How the workspace is shaping business performance and ROI
There’s a universal phenomenon that happens when you present the world with a new way of doing things. This phenomenon is resistance to change. If you look back through history, you’ll find hundreds of examples of great ideas that were initially rejected or took time to be accepted. One such invention is the fork. At the time, many thought it was unnecessary and didn’t want to use it. Yet, after a while, people recognised the fork as an invaluable tool that made their lives better.
For business leaders, it is important to recognise the value of great ideas quickly so that their benefits can be realised as soon as possible. Yet, many businesses are hesitant when it comes to less-conventional approaches. One common example is overlooking the value of data and design in the workspace. We have seen large companies like Google lead the way by investing in such areas, but many others are yet to follow suit despite the clear advantages this can bring.
To continue improving key business KPIs in 2021, business leaders need to overcome this hurdle and recognise the potential of data and design in the workspace. This will not only improve productivity, efficiencies and employee wellbeing, but will encourage a new mindset in the workspace. Achieving this means recognising the potential of data analytics and understanding what applications it can have for future smart office design.
Support your decision-making with data
Designing the workspace of the future can be challenging as it requires a deep understanding of each individual employee’s needs. While this has traditionally been difficult, the technology now exists to make sense of the employee experience in granular detail and recommend changes to improve it. Smart solutions such as Symbiosy and Origameo allow you to do this via a combination of sensor technologies and data analytics.
The first step is to get a more detailed view of your office environment. With the insight they bring, smart sensors allow you to see how employees are interacting with their environment and what might be affecting their experience – and, in turn, their performance. This insight can be used to build a digital twin of the workspace, allowing you to make sense of all this data at a glance.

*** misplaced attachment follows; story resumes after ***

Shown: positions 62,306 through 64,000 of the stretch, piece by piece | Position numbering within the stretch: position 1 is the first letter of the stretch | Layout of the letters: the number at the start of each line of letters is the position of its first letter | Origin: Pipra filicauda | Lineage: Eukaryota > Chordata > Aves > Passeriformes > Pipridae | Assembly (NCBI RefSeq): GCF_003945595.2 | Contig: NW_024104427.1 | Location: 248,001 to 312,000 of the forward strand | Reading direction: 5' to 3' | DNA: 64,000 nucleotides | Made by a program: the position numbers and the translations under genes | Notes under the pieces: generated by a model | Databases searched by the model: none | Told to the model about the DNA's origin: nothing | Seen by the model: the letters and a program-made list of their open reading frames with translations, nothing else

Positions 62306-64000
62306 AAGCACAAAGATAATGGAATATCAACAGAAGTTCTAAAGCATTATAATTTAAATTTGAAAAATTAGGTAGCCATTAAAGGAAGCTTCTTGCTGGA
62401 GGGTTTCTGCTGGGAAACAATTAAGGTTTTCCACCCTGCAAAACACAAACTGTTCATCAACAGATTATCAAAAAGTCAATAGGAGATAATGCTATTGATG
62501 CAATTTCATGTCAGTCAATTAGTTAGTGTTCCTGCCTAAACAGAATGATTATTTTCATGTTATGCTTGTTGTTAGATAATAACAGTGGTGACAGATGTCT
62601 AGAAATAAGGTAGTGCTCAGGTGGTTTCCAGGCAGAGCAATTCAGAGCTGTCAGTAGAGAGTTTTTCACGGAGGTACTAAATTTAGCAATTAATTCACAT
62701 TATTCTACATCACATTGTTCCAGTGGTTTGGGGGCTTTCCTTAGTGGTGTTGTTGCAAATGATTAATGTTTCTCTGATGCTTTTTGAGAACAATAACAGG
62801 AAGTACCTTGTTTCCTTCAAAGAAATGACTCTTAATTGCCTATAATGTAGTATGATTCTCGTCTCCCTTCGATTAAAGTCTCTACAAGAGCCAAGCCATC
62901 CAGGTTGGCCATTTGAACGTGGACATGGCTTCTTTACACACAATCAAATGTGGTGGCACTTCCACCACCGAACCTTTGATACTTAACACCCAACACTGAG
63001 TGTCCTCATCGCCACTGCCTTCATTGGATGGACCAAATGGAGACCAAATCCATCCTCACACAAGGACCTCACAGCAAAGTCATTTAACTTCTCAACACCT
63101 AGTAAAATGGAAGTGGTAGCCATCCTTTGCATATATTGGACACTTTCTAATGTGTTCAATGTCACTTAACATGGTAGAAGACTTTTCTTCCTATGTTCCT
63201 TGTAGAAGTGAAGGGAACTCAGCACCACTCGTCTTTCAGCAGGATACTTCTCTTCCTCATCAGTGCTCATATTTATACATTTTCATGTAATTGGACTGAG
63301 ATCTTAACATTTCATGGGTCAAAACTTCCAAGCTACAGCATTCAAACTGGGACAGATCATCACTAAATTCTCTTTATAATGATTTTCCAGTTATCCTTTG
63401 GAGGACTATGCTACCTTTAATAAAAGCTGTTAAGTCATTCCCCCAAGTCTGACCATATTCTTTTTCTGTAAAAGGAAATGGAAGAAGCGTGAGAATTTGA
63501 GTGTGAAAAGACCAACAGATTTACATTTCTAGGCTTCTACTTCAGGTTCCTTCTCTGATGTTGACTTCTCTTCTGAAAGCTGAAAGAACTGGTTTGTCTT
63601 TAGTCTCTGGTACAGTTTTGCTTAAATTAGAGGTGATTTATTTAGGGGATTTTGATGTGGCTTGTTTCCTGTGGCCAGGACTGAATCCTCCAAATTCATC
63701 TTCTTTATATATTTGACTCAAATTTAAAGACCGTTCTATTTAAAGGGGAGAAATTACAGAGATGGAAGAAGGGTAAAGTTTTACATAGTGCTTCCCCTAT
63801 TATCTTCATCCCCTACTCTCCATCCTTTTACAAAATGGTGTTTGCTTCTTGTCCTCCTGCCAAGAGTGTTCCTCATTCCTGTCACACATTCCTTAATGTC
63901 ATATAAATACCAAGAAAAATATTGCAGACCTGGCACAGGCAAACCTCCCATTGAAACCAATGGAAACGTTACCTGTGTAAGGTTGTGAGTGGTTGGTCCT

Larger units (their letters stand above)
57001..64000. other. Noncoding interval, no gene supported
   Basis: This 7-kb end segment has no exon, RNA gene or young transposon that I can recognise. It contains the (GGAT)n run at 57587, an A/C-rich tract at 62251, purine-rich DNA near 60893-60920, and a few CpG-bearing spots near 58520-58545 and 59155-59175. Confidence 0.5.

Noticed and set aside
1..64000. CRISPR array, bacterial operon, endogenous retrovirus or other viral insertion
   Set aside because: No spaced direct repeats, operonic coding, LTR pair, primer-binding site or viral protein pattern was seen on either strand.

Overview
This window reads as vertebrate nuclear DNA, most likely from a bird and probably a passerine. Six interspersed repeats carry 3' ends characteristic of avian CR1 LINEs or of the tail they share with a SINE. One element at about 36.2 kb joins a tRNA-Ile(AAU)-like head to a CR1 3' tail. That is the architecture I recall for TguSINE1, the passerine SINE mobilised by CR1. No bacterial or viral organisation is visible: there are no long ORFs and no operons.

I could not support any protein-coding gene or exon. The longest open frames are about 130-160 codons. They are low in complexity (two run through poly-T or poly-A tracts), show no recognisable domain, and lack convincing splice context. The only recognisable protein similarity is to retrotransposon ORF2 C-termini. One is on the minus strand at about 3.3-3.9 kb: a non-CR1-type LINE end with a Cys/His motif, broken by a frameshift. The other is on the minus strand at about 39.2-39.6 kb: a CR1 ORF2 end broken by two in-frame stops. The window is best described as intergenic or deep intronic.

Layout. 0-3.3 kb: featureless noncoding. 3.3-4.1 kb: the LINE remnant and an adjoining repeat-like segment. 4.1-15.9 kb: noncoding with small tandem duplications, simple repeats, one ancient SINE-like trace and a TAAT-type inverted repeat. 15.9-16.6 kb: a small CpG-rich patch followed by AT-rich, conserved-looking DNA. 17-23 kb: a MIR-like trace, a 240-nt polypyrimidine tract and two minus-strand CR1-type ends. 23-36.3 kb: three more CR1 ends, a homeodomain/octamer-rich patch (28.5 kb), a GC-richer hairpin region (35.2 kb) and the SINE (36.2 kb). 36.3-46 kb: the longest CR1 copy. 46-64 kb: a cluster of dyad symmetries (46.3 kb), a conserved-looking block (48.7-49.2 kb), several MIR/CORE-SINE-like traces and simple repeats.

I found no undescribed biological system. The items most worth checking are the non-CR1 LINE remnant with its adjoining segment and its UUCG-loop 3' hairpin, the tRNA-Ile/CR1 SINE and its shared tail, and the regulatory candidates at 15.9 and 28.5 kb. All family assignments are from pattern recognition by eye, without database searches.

From there, you can begin making changes to the work environment to better suit individual and collective preferences, and to cater for the fact that each department has different needs. What the accounts team needs will differ from a project team, for example. The former might perform better in a private space where they can focus on a task, while the latter may thrive in a large, open space where they can more easily collaborate and share ideas. With data analytics, you can quantify these needs to intelligently reshape your working environment according to the preferences of different employee groups.
Better yet, data analytics makes it possible to understand how those preferences evolve over time and automatically adjust to them. This creates an agile workspace that is tailored to the productivity-boosting requirements of each individual, allowing you to customise it to suit them specifically.
While data isn’t the only way you can improve business performance, it provides the intelligence to know whether your decisions are having the desired effect. By understanding your office and people in greater depth, you can make adjustments to the working environment that directly impact productivity and efficiency. A good example is smart desk booking which allows companies to save 10% of their floorspace, thereby reducing overall rent. With approaches like this, where data informs decisions, you can get the most out of your smart office investment – and generate a compounding ROI.
Investing in interior design
A clear application for using data in this way is interior design. While often thought of as simply aesthetic, it can have a real impact on how employees perform. A common issue is employees feel the office layout does not match their requirements, thereby making them less productive. Yet a truly smart office puts people at the centre of its design.
Poor office design might mean they have too few dedicated spaces where they can effectively collaborate or take a few minutes away from work to relax. Again, this is an area where data analytics can help. By understanding which rooms are being used, and which aren’t, you can form a comprehensive picture of what kind of spaces employees need and what changes would have the biggest impact.
Using this, you can adjust your office to create the right balance of spaces so that employees always feel accommodated and comfortable. More still, paying attention to the décor and furnishings being used can make a real difference. Future office environments should be comfortable and welcoming, while also suited to end-user’s needs. If done correctly, data analytics will help you create a space that employees genuinely want to be in. And, in turn, allow you to use smart workspace design to drive new efficiencies.
Driving value with data and design
With the right smart office solution, you’ll be able to better inform your decision making when it comes to future improvements. Whether it’s including more natural elements in the office or simply changing the decor, you’ll be able to understand the factors that improve employee performance – and business outcomes – with data. As such, long-term value is driven not only through smart analytics but by specifically aiming to improve the employee experience. Find out how you can improve the productivity of your workspace with Symbiosy and how to simplify the redesign process with Origameo.